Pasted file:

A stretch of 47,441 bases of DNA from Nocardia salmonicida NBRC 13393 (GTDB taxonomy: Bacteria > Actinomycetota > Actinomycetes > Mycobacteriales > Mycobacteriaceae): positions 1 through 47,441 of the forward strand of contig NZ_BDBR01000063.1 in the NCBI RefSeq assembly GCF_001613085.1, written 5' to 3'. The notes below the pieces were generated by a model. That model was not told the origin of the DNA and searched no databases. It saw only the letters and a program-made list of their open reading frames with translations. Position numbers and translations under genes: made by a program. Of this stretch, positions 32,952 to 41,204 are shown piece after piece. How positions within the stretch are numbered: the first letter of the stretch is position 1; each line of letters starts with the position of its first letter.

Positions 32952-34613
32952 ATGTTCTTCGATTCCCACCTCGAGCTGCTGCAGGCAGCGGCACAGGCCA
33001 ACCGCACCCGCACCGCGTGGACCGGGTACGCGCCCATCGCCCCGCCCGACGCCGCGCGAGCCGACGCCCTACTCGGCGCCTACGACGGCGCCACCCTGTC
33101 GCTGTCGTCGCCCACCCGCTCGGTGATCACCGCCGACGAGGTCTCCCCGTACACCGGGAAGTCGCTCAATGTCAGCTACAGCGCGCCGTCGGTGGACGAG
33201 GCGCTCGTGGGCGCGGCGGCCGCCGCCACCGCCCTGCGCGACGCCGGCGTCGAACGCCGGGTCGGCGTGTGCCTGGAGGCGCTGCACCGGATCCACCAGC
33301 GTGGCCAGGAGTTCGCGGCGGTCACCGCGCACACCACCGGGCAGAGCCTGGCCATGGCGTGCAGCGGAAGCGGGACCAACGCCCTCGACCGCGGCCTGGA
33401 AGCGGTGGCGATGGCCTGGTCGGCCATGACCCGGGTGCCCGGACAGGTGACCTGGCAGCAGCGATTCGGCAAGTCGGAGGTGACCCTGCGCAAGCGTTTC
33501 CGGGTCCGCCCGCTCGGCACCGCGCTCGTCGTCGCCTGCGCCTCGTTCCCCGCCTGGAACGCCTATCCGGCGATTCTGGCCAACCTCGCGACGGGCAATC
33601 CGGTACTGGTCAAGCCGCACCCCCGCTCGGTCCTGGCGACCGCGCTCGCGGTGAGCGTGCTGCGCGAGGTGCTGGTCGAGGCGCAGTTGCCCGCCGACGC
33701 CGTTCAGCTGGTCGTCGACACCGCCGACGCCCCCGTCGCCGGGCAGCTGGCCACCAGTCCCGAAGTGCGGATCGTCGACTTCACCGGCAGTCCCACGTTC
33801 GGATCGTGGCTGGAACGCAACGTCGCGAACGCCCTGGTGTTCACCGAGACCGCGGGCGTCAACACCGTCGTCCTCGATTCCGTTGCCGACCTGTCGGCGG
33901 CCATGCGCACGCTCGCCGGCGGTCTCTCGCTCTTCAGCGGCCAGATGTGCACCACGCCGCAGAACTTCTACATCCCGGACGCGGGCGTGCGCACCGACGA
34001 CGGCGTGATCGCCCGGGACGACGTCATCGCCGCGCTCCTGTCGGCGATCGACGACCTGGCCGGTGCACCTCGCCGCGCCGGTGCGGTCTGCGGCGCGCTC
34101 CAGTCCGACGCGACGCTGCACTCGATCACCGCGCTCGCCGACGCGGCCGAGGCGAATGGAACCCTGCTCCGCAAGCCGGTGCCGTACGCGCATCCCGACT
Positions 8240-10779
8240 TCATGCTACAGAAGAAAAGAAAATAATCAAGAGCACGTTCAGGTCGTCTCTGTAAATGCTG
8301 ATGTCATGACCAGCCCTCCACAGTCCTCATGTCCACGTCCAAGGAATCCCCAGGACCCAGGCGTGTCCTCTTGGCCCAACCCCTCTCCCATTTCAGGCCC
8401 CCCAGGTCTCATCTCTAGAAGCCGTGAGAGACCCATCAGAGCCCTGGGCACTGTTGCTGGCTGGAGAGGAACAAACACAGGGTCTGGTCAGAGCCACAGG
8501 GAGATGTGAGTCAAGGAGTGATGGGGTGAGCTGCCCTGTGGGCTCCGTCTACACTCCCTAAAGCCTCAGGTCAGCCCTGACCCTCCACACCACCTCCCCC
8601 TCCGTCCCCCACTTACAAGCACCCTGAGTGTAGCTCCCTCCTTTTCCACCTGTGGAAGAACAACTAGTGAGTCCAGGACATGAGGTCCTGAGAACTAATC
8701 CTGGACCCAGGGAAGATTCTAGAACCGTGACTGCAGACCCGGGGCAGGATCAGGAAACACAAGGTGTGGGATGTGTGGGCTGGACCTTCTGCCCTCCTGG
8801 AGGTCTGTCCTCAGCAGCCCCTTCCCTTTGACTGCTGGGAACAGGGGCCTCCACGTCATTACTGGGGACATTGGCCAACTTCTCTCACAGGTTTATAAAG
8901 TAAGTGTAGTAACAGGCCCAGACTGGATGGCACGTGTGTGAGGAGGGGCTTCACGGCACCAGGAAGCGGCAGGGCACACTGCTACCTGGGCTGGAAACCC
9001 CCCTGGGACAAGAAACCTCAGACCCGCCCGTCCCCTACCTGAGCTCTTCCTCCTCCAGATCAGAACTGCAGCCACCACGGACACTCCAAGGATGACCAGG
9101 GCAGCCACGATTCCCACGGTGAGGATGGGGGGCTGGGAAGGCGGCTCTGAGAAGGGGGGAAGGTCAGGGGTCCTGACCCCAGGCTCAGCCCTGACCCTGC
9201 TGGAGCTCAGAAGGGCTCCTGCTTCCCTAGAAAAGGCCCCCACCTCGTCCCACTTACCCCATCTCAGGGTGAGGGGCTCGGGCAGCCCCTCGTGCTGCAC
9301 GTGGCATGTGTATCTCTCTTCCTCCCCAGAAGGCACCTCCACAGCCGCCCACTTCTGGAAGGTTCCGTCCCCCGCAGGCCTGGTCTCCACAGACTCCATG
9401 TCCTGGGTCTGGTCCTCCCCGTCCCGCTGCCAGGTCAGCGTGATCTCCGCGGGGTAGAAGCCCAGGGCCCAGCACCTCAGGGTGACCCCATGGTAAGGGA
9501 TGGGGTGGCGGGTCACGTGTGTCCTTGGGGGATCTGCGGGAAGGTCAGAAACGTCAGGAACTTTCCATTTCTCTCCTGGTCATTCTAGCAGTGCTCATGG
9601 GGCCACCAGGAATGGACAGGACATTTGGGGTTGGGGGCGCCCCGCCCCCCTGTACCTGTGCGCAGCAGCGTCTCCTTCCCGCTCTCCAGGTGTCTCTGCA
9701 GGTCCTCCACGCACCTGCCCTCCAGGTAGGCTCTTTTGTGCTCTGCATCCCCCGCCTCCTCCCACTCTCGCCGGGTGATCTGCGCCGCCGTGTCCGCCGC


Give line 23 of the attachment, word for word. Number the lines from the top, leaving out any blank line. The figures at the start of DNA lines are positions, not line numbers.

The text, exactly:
8801 AGGTCTGTCCTCAGCAGCCCCTTCCCTTTGACTGCTGGGAACAGGGGCCTCCACGTCATTACTGGGGACATTGGCCAACTTCTCTCACAGGTTTATAAAG